Dead Lucky: Life After Death on Mount Everest
Lincoln Hall likes to say that on the evening of May 25, 2006, he died on Everest. Indeed, Hall attempted to climb the mountain during a deadly season in which eleven people perished. And he was, in fact, pronounced dead, after collapsing from altitude sickness. Two Sherpas spent hours trying to revive him, but as darkness fell, word came via radio from the expedition’s leader that they should descend in order to save themselves. The news of Hall’s death traveled rapidly from mountaineering websites to news media around the world, and ultimately to his family back in Australia. Early the next morning, however, an American guide, climbing with two clients and a Sherpa, was startled to find Hall sitting cross-legged on a sharp crest of the summit ridge.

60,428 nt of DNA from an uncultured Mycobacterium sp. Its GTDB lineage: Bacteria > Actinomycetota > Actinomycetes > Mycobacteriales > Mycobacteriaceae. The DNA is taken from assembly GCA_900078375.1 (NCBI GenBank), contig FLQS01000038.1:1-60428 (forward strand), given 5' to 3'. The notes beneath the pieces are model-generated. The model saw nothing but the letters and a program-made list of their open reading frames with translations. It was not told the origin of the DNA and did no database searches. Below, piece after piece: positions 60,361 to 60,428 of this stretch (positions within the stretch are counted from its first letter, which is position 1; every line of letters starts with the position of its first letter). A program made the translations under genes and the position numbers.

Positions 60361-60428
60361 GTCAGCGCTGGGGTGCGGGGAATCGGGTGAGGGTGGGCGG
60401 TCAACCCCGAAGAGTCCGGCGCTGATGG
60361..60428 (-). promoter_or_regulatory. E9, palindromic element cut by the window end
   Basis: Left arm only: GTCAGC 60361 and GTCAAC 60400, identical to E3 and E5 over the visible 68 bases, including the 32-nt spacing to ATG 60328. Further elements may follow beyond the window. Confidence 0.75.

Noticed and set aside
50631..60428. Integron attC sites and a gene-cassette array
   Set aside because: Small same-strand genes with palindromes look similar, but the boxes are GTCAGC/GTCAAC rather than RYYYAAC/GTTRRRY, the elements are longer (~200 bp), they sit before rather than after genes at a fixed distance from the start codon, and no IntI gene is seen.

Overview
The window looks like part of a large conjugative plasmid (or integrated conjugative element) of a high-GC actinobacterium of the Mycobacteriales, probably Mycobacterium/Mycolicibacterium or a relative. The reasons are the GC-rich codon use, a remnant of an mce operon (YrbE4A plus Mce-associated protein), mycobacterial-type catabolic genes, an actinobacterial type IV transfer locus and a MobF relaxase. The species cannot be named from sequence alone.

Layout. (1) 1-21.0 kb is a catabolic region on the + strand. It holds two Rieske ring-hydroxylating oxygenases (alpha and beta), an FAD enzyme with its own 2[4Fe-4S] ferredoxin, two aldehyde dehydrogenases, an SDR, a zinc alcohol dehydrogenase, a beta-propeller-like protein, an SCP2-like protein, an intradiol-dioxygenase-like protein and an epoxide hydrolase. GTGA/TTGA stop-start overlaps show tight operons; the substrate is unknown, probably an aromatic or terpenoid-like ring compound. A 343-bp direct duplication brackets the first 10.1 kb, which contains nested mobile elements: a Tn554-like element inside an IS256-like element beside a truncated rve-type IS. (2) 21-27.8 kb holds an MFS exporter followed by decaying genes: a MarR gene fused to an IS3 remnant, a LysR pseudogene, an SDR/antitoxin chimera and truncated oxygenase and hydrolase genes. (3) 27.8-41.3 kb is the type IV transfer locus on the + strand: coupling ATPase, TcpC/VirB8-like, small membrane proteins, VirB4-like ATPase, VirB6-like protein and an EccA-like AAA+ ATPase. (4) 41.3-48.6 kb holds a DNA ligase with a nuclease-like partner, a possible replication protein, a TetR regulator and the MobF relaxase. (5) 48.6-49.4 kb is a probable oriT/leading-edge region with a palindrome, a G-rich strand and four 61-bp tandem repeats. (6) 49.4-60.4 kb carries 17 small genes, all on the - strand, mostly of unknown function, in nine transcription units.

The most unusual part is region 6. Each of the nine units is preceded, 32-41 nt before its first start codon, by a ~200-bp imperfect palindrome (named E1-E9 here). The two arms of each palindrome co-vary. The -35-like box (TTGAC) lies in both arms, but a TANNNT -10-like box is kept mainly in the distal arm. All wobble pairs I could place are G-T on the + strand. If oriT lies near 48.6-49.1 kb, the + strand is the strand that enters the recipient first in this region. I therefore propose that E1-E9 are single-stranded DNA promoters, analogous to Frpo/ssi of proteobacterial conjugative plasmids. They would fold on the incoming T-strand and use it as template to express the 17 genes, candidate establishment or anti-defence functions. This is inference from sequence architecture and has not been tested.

In this page-turning account of survival against all odds, Hall chronicles in fascinating detail the days and nights that led up to his fateful night in Mount Everest’s “death zone.” His story is all the more miraculous given his climbing history. Hall had been part of Australia’s first attempt to reach the top of Everest in 1984 but had not done any major climbing for many years, having set aside his passion in order to support his family. While others in the team achieved their dream during this 1984 expedition, Hall was forced to turn back due to illness. Thus, his triumph in reaching the summit at the age of fifty is a story unto itself. So, too, is Hall’s description of his family’s experience back in Australia, as sudden grief turned to relief and joy in a matter of hours. Rarely has there been such a thrilling narrative of one man’s encounter with the world’s tallest mountain.